Defendants Mohamed Toure and Denise Cros-Toure, of Southlake, Texas, were convicted late yesterday by a federal jury in Ft. Worth, Texas, of forced labor and other federal felonies for compelling the domestic labor of a young, undocumented West African girl for 16 years. The verdicts were announced by Assistant Attorney General Eric Dreiband the Justice Department’s Civil Rights Division, U.S. Attorney Erin Nealy Cox of the Northern District of Texas, and Special Agent in Charge Jeffrey McGallicher of the U.S. Department of State’s Diplomatic Security Service (DSS) Houston Field Office.
“The defendants preyed on a young and extremely vulnerable girl. Their despicable actions included cruelly abusing her, forcing her to work in their home, hidden in plain sight, for years without pay, and robbing her of her childhood,” said Assistant Attorney General Eric Dreiband. “Human trafficking is a disgraceful and unacceptable crime, and this verdict should send the very clear message that the Justice Department will investigate and vigorously prosecute these cases to hold human traffickers accountable and bring justice to their victims.”
“Our district is passionate about combatting forced labor. I’m gratified that we were able to obtain a measure of justice for this young woman, who suffered for years at the hands of this couple – people who assumed they could deprive a little girl of her rightful freedoms with impunity,” said U.S. Attorney Nealy Cox. “I’m especially grateful to the witnesses who helped rescue this woman and brought the defendants’ crimes into the light of day. If we want to wipe out human trafficking, we need the whole community to support the effort and be alert.”
“This verdict sends a strong message: Diplomatic Security is committed to making sure that those who exploit and traffic individuals, especially children, will face consequences for their criminal actions,” said Jeffrey McGallicher, Special Agent in Charge of the DSS Houston Field Office.
Following a four-day trial, the jury convicted the defendants of forced labor, conspiracy to commit alien harboring, and alien harboring. The defendants were acquitted of conspiracy to commit forced labor, and defendant Mohamed Toure was acquitted of making false statements to federal agents.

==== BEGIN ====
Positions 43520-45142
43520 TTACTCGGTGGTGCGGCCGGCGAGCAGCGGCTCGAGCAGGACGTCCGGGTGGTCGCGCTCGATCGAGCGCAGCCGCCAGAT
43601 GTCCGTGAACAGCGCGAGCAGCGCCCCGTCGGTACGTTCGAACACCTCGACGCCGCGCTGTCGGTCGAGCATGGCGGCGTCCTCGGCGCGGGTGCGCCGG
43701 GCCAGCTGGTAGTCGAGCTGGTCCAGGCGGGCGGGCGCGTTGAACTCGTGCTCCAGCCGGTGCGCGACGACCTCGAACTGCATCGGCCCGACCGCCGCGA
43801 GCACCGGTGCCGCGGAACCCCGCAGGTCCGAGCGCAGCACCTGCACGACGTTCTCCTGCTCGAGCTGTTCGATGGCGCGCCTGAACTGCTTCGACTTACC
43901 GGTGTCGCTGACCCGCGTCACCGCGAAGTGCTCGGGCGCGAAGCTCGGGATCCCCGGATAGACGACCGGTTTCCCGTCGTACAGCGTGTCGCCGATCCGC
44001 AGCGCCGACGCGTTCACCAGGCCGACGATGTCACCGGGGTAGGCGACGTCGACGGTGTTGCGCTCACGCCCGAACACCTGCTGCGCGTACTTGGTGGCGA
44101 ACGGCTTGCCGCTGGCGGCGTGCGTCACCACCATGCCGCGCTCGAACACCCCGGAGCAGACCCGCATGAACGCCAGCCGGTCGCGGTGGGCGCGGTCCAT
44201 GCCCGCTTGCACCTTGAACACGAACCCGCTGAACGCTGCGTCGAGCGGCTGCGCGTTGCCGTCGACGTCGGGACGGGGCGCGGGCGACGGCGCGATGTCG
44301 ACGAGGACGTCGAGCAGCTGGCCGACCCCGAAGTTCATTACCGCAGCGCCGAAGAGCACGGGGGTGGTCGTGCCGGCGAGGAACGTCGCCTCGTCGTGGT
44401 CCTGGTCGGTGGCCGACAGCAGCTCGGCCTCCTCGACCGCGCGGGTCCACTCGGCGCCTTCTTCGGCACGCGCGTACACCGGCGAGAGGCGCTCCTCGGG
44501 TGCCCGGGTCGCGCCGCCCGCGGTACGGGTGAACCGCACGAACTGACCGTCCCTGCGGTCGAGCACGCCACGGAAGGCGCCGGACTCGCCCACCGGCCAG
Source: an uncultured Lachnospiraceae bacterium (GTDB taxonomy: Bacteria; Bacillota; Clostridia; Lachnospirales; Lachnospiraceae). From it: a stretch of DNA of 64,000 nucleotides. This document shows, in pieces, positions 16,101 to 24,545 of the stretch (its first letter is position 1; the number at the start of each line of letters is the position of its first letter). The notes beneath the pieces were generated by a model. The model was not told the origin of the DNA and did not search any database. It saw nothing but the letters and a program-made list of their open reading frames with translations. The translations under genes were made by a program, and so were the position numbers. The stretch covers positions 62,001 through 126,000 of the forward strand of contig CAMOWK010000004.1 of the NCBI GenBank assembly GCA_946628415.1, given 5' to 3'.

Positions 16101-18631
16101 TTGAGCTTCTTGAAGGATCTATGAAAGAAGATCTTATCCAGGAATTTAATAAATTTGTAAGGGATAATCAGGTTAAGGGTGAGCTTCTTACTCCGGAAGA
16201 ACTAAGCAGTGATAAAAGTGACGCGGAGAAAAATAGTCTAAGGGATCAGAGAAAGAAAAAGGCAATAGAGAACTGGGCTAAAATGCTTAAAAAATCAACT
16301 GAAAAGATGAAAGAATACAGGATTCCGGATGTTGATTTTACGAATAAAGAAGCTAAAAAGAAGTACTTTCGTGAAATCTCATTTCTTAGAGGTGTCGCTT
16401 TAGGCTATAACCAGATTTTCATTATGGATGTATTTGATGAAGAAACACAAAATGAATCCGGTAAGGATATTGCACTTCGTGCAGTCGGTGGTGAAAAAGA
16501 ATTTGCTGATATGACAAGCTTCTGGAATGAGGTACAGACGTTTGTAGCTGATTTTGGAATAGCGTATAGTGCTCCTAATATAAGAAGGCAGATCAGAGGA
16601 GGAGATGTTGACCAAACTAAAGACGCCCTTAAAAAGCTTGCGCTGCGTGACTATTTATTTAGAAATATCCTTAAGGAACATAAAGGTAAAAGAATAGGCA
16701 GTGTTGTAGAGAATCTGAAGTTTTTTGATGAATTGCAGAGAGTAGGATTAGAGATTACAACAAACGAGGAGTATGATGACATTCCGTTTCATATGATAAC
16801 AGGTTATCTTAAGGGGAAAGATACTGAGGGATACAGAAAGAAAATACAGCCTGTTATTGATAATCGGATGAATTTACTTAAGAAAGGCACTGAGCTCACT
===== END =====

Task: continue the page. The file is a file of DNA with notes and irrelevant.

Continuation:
According to the evidence presented in court, in January 2000, the defendants arranged for the victim, then a young child, to travel alone from Guinea to Southlake, Texas, to work as their servant. The defendants were from powerful, wealthy, and politically connected families in Guinea, while the victim was uneducated, impoverished, and from a small, rural village. When the victim’s mother learned that the defendants were bringing the victim to the United States, she unsuccessfully attempted to hide her because she “didn’t want her [daughter] to be someone’s slave.” Despite her mother’s efforts, the defendants managed to bring the victim to Texas where they required her to cook, clean, and take care of their biological children, some of whom were close in age to the victim, without pay for the next 16 years.
The evidence further showed that the defendants gained the victim’s compliance from an early age and abused her to maintain that compliance. The defendants isolated the victim, deprived her of basic opportunities they afforded their children, and rendered her completely dependent on them for everything. While the defendants’ children attended school and some attended college, the defendants prevented the victim from doing the same and never enrolled her in school. When the victim disobeyed or otherwise did not perform the required labor to their liking, the defendants physically, emotionally, and verbally punished her. The defendants called the victim a “dog,” “slave,” “worthless” and an “idiot,” and repeatedly hit her. Defendant Denise Cros-Toure choked the victim on multiple occasions, pulled her hair, and whipped her with an electrical cord after realizing that the belt she had been using was no longer causing sufficient pain. On one occasion, defendant Mohamed Toure held the victim down, sitting on her back, while defendant Cros-Toure hit her. As another form of punishment, defendant Cros-Toure expelled the victim from their house, forcing her to sleep alone in a nearby park, where she kept warm using a public restroom hand dryer. Defendant Toure also shaved the victim’s head, because defendant Cros-Toure did not like the appearance of her hair. On another occasion, defendant Cros-Toure hosed off the victim outside because she thought the victim smelled. After years of abuse and being forced to work for the defendants, the victim was able to escape in 2016 with the assistance of several neighbors.
Sentencing has not yet been scheduled. The defendants face a maximum sentence of 20 years for forced labor, a maximum sentence of 10 years for conspiracy to commit alien harboring, and a maximum sentence of 5 years for alien harboring. Restitution in this case is mandatory under the law.
The U.S. Department of State’s Diplomatic Security Service, Houston Field Office, investigated the case. It is being prosecuted by Trial Attorney Rebekah Bailey and Special Litigation Counsel William Nolan of the Civil Rights Division’s Criminal Section and Human Trafficking Prosecution Unit and Assistant U.S. Attorney Alex Lewis for the Northern District of Texas.